The Total outdoorsman Skills & tools survial


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THE WORST IT CAN GET I’ll tell you how bad it got. The last time I saw my son, Jack, he lay gasping by the trailside, face ashen and fearful, his head cradled in the arms of my wife. Two other hikers kneeled beside them. One had a different brand of rescue inhaler than the one we typically carry, and thank God for that. Our albuterol wasn’t working. Maybe the terbutaline would. That was four, maybe four-and-a-half minutes ago, and when I left them, I could not tell you if Jack would be alive when I saw him again. Now my daughter, Markie, has vanished around a bend in the trail. I tried to keep up, but she is a cross-country runner and my knees are wrenched. When I told her to run, run like she’d never run before, she vaulted through the forests below Wyoming’s Teton crest with the winged feet of Mercury. Now I sank to one knee and prayed. That was the best I could do. My son clinging to life in my wife’s arms, my daughter running for her brother’s life. That’s how bad it got.

Few of us appreciate how quickly life afield can turn south. When we’re headed out for elk camps and high-country lakes, swamp rivers, and salt marshes, we plan and pack for rough weather, rough roads, high water, poor fishing, flat tires, blown zippers, ripped tents, broken rods, and all the other evil contingencies that threaten to derail a blissful fishing or hunting trip. But when it comes to planning for situations where life or limb lie literally in the balance— and not just the fate of a wet sleeping bag— too many of us give it short shrift.

A bottle of ibuprofen, a wad of old Band-Aids, maybe a tube of antiseptic cream, and we are out the door. It can get bad in the blink of an eye. I’ve been carted off a dove field unconscious, dragged to the truck by my pal Scott Wood, who thankfully didn’t wait for the ambulance to show up. I hazily recall a mid-highway ambulance transfer, injections, the world fading in and out of pure black and fuzzy light.

The culprit: the sting of a single ground wasp. I’ve been on the other side of the examination table, too, field-treating all manner of ills. I’ve closed up gashes with superglue, carved away portions of infected toenail and flesh and disinfected the remains with whiskey, closed wounds with butterfly closures snipped from duct tape, removed treble hooks buried to the bend, forced food into companions stooped over in a hypoglycemic bonk. None of this stuff is rocket science. Read, think, prepare. Once, in the midst of a horrific climbing accident, I rolled my brother over on his back so he wouldn’t drown in a pool of his own blood. I compressed the gashes in his forehead and rib cage to stem the bleeding as he coughed bits of lung in my face. We immobilized his back as best we could and raced for help. Our simple, straightforward, right-out-of-the-books first aid probably saved his life.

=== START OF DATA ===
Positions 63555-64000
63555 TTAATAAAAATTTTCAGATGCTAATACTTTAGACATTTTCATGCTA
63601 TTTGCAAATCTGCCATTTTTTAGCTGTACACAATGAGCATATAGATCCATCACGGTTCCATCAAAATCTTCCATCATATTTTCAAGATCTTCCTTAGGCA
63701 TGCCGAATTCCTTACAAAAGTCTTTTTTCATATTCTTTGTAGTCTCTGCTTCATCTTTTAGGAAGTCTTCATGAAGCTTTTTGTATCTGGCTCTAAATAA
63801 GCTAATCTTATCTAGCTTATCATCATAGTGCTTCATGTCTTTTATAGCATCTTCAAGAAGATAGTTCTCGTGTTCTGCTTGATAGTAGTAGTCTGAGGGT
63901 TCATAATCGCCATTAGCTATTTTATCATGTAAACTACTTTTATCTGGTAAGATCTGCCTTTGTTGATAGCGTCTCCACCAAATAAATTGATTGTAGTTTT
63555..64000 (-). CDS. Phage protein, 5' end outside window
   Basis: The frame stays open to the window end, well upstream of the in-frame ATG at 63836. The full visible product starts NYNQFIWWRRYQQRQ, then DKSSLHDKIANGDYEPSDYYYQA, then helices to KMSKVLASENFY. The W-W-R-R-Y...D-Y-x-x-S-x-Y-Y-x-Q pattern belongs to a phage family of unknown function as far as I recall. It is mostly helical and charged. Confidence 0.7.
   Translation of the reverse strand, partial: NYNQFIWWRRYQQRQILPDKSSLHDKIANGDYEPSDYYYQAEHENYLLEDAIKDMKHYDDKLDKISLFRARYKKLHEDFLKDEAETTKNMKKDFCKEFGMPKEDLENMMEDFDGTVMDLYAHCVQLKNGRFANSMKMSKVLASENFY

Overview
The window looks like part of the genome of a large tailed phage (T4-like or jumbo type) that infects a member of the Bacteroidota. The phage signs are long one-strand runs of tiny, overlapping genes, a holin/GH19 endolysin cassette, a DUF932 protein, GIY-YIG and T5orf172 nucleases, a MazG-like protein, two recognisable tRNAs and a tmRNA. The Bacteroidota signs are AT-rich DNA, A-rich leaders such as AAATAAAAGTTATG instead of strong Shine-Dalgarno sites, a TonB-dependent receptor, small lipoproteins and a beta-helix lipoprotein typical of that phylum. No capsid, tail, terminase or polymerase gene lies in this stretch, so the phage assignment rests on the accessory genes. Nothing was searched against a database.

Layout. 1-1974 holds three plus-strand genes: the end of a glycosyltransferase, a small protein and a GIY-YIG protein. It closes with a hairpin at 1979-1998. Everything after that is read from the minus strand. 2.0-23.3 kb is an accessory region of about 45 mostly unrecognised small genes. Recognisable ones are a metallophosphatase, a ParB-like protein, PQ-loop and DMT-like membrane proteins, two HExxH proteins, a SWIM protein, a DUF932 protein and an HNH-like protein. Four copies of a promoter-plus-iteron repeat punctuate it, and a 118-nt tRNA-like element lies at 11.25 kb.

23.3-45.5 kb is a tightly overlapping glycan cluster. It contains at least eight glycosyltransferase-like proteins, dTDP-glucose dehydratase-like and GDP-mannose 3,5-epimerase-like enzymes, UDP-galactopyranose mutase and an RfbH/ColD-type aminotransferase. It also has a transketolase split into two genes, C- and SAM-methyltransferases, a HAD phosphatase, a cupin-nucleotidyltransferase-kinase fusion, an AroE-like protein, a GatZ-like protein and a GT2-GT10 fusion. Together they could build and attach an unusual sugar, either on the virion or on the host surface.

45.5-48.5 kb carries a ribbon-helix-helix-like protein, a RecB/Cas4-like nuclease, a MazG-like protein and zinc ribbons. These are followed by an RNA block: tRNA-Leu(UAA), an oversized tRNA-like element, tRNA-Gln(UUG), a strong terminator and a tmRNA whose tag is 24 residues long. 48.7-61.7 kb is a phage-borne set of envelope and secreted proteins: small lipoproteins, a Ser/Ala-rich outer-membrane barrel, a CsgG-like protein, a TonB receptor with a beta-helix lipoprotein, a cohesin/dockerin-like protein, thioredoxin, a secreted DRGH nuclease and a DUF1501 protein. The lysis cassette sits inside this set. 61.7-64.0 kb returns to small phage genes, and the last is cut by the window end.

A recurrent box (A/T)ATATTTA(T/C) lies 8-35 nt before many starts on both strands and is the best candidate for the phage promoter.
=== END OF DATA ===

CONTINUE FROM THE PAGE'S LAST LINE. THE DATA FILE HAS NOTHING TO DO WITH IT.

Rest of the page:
As Markie dashed down the trail, I turned to pick my way back toward Jack and Julie. Already my mind was sifting the details, trying to figure out where this went wrong. Thanks to a late, wet spring in the Grand Tetons that year, the pollen load was epic. Bump a pine tree on the trail and yellow sheets fell. Every breeze sent paisleys of whirling pollen wafting through the woods. Jack suffers from the occasional allergy attack, so we always carry an inhaler.

But he’s a strong hiker, and we didn’t think twice before setting out to retrace a favorite 14-mile loop. My mistake. A big mistake. On the far side of Jenny Lake, miles from help, the asthma attack was instant, and instantly life-threatening. Within minutes, fleet-footed Markie made it to a floating dock that served a park boat for tourists who didn’t want to hike all the way around the lake. Fortunately, a seasonal ranger was there, and radioed to park headquarters. In no time flat, a rescue boat was in the water.

Meanwhile, Markie and I made our way back up the trail to Jack. I hobbled up the final rise, heart in my throat, with no clue as to what I would find. As I rounded the trail, I saw Jack sitting upright— the other hiker’s rescue inhaler worked. Jack still struggled for every breath, but there was color in his face, and he gave me a weak wave. Julie shook her head in relief. The evacuation team arrived, hooked Jack up to oxygen, lashed him to a backboard, and headed down the trail.

Five hours later we were out of the clinic and back at camp, knees still weak from having dodged the bullet. I may not know how to set a compound femur fracture— although I do think I could perform an emergency field tracheotomy if pressed— but this much I do know: There’s space in every tackle pack for a wilderness first aid kit. They don’t make a duffel bag that can’t swallow one more fist-sized lump— Benadryl, an EpiPen, an emergency survival blanket, another bundle of firestarter. This is the time to take the time to read up, bone up, and be prepared. Fishing and hiking and camping and hunting aren’t any more dangerous than a high school football game. But guess what’s on every sideline of those Friday night lights? An ambulance with the engine running. It’s up to us. You and me. And I can tell you just how bad it can get out there.